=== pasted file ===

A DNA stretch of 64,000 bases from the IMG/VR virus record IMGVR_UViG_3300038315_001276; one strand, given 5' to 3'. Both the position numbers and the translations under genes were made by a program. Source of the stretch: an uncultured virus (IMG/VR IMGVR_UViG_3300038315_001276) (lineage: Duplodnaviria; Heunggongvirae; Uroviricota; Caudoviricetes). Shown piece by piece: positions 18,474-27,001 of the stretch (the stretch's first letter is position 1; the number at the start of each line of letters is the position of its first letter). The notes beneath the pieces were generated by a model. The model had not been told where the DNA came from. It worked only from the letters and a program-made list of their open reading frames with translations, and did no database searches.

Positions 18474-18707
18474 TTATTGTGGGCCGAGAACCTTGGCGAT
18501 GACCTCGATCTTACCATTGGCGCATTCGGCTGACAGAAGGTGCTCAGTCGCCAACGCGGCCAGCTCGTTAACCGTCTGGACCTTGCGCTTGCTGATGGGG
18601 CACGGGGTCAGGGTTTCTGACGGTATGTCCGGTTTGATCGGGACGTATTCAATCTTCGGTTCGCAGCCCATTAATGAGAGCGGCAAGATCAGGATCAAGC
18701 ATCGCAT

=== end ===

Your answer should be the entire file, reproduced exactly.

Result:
A DNA stretch of 64,000 bases from the IMG/VR virus record IMGVR_UViG_3300038315_001276; one strand, given 5' to 3'. Both the position numbers and the translations under genes were made by a program. Source of the stretch: an uncultured virus (IMG/VR IMGVR_UViG_3300038315_001276) (lineage: Duplodnaviria; Heunggongvirae; Uroviricota; Caudoviricetes). Shown piece by piece: positions 18,474-27,001 of the stretch (the stretch's first letter is position 1; the number at the start of each line of letters is the position of its first letter). The notes beneath the pieces were generated by a model. The model had not been told where the DNA came from. It worked only from the letters and a program-made list of their open reading frames with translations, and did no database searches.

Positions 18474-18707
18474 TTATTGTGGGCCGAGAACCTTGGCGAT
18501 GACCTCGATCTTACCATTGGCGCATTCGGCTGACAGAAGGTGCTCAGTCGCCAACGCGGCCAGCTCGTTAACCGTCTGGACCTTGCGCTTGCTGATGGGG
18601 CACGGGGTCAGGGTTTCTGACGGTATGTCCGGTTTGATCGGGACGTATTCAATCTTCGGTTCGCAGCCCATTAATGAGAGCGGCAAGATCAGGATCAAGC
18701 ATCGCAT